Discussion paper gives government more control over House of Commons | National Union of Public and General Employees

Discussion paper gives government more control over House of Commons

After promises of openness and transparency, government proposes a discussion paper that would limit debate and opposition.

Ottawa (31 March 2017) — On March 10, the Liberal government has introduced a discussion paper in the House of Commons that would have serious impact on how parliamentary proceedings would operate. 

Liberal discussion paper undermines opposition's ability to hold government accountable

The government has said that the paper is intended to stimulate discussion on how to "modernize" the rules that apply to managing the House of Commons, managing debate and the managing committees. 

But many are calling out the government's attempt to undermine the role of the opposition in the House and give more power to the government. 

As Andrew Coyne wrote in a column in the National Post, "This is no more aimed at genuine reform of parliament than the Harper government’s Fair Elections Act was aimed at making elections fair."

One of the reforms the government is proposing is to have the Prime Minister in Question Period for only one day per week, and to scrap Friday sittings in the House of Commons. 

Restricting transparency and accountability an affront to Canadian democracy

"Many people are seeing these moves as highly reminiscent of the anti-democratic actions of Stephen Harper's government," said Larry Brown, President of the National Union of Public and General Employees (NUPGE). 

Included in the government's discussion paper are time limits on procedural tactics that allow opposition parties to be heard and hold the government to account, as well as limits to how much time the opposition has to question the government or debate issues.  The paper also includes specific deadlines for each stage of the process a bill goes through in the House, and also sets time limits on speeches in committees.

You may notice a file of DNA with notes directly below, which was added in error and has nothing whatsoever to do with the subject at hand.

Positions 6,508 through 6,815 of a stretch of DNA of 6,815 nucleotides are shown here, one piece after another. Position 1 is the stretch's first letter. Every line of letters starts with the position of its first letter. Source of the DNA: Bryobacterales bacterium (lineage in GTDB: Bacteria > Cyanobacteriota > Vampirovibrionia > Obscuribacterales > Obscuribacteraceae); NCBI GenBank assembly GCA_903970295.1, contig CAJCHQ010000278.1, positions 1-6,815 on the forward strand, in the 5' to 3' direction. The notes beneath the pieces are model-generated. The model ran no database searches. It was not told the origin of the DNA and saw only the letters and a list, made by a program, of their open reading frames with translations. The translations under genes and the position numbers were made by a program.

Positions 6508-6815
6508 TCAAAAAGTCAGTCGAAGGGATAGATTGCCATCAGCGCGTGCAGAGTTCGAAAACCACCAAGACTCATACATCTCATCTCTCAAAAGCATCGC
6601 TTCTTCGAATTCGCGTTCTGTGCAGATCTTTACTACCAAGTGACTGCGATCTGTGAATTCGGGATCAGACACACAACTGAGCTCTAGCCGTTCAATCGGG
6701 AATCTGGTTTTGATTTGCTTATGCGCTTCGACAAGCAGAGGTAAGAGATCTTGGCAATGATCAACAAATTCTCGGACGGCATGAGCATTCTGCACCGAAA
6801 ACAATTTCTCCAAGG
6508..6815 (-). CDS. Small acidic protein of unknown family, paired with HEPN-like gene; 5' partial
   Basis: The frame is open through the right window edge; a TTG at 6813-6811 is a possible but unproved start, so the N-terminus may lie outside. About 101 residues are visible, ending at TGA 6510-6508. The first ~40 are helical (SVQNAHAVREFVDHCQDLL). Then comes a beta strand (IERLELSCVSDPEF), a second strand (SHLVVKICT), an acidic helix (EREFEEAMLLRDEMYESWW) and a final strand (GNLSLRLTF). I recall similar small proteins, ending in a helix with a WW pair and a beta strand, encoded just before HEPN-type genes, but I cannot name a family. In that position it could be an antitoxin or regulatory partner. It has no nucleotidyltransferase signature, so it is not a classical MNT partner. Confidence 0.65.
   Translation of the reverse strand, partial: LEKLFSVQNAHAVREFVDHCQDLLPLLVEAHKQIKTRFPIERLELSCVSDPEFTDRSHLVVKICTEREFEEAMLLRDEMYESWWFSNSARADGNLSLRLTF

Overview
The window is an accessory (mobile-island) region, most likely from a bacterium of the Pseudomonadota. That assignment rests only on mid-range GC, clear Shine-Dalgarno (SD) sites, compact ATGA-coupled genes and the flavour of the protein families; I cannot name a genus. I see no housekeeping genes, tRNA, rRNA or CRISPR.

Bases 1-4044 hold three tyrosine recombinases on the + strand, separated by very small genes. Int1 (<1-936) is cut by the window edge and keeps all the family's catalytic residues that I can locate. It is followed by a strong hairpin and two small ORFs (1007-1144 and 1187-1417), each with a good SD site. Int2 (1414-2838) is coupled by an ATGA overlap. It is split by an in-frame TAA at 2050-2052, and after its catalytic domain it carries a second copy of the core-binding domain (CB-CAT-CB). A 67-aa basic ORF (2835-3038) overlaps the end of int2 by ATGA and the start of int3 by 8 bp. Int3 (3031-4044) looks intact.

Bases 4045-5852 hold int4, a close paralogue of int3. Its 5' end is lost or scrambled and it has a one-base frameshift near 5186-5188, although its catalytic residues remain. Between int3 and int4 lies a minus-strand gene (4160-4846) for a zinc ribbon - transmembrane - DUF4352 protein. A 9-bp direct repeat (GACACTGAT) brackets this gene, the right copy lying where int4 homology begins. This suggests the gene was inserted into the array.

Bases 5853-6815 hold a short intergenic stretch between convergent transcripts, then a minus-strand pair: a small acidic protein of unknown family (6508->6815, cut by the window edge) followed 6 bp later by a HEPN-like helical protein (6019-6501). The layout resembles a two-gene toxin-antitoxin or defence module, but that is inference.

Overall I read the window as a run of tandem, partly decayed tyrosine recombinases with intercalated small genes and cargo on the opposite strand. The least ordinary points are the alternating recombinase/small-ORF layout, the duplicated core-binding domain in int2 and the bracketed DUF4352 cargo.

The only positive item in the bill appears to allow the Speaker of the House to break up omnibus bills to separate issues.

Canadians are waiting for action, not self-interested procedural wrangling

"Like the flip-flop on electoral reform, our Prime Minister seems very interested in pursuing changes that will give his government even more power," said Brown.

"Canadians are waiting for the government to move, or move more quickly, on dozens of projects but instead the government throws out these proposals to stifle debate," said Brown. "If they are trying to distract us from the real issues we're facing, they are failing miserably."

"We are keenly aware of what needs to be done — solutions to income inequality, investments in infrastructure, creating good jobs, providing leadership on the Truth and Reconcilliation inquiry, or protecting our ability to trade fairly — and we won't let self-serving maneouvres get in our way," said Brown. 

The opposition appears primed to defend their right to hold the government to account in the House of Commons. 


NUPGE

The National Union of Public and General Employees (NUPGE) is one of Canada's largest labour organizations with over 370,000 members. Our mission is to improve the lives of working families and to build a stronger Canada by ensuring our common wealth is used for the common good. ~ NUPGE